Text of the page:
NY Times Touts New FDA Regulations, Ignores Industry
Prescription drugs are more expensive in the United States than other countries for a number of reasons, arguably the biggest of which is that other governments artificially control prices so that Americans are left with the burden of funding research and development of new drugs.
The Pharmaceutical Research and Manufacturers of American (PhRMA) says its members spent an estimated $38.8 billion to discover and develop new medicines in 2004. The industry association says the cost of developing a new drug is around $802 million and takes 10 to 15 years.
The bureaucratic restrictions set on drug manufacturers contribute to those research and development costs, and a new requirement from the Food and Drug Administration could add to the burden. PhRMA reports that only one of 250 compounds that enter preclinical testing end up approved by the FDA.
But in tripping over itself to report more FDA regulation as a benefit for consumers, The New York Times on January 24 failed to examine how a new mandate will affect drug prices and availability of potentially life-saving medications.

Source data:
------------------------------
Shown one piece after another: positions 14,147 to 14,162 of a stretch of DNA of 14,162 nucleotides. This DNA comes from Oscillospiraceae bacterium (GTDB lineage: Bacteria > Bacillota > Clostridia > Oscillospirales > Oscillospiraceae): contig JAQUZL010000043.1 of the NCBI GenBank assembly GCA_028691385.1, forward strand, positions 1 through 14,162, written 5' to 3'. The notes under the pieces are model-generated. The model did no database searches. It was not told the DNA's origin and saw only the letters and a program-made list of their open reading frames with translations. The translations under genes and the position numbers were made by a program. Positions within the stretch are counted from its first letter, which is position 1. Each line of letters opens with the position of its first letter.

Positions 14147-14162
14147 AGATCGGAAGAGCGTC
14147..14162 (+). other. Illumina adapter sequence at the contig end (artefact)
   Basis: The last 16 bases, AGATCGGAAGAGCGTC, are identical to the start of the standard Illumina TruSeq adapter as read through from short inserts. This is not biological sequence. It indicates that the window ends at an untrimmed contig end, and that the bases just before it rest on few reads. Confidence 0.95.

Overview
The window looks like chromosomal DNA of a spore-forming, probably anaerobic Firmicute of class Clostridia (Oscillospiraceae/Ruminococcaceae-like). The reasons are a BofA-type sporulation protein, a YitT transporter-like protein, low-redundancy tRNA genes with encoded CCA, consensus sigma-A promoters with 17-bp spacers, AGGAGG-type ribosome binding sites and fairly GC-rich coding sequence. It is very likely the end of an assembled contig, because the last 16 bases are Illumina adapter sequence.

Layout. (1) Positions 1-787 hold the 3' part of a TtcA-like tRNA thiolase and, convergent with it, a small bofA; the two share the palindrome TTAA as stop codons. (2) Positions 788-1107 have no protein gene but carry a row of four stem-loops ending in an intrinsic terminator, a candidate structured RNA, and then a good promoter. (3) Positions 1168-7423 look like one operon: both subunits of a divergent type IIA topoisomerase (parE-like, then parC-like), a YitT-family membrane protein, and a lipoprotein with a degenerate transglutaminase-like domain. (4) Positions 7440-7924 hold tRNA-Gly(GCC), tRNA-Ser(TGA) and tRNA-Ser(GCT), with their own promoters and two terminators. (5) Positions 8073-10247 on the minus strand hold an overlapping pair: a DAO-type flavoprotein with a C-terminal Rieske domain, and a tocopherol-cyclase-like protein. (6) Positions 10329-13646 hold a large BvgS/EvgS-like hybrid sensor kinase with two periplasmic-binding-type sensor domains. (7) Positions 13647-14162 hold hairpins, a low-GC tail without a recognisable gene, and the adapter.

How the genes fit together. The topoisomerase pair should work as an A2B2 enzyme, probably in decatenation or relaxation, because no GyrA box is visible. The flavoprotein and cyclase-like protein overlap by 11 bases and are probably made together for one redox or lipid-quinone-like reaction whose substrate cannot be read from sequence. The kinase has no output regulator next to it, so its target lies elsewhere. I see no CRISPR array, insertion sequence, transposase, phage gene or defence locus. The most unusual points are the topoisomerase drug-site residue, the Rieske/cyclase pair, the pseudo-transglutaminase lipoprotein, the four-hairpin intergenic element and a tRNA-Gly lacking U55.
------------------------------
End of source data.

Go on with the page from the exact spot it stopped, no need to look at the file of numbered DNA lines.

â€śAfter decades of inattention to the possible psychiatric side effects of experimental medicines, the Food and Drug Administration is now requiring drug makers to study closely whether patients become suicidal during clinical trials,â€ť reporter Gardiner Harris wrote. â€śThe new rules represent one of the most profound changes of the past 16 years to regulations concerning drug development.â€ť
Harris acknowledged manufacturers were â€śkeenly awareâ€ť of the change, which the FDA hasnâ€™t announced publicly. But he didnâ€™t include anyone from the pharmaceutical industry in his story.
Harris interviewed two FDA division directors; the director of the National Institute of Mental Health; the director of the anti-business Public Citizen groupâ€™s health research arm; and a researcher at Columbia Universityâ€™s department of psychiatry. There was no evidence that Harris sought input from drug manufacturers or industry associations.
He cited â€ścritics,â€ť like Public Citizenâ€™s Dr. Sidney Wolfe, who say the measure is â€ślong overdue.â€ť He didnâ€™t cite anyone questioning the need or potential cost of the move, although the FDAâ€™s Dr. Eric Colman noted that â€śthe whole spectrum of suicidal thoughts, ideation and attempts is much more difficult to studyâ€ť than other side effects. That problem is compounded by the fact that many who are treated with antidepressant drugs may already experience suicidal thoughts due to their illnesses.
Harris also inadvertently illustrated how government bureaucracies fail to fulfill their stated duties effectively. â€śIndeed, the agencyâ€™s initial review of the effects of antidepressants in children was plagued by inconsistent and erroneous observations,â€ť he wrote, telling of a suicidal boy who was listed as having â€śpersonality disorderâ€ť and a girl who slapped herself in the face listed as having attempted suicide.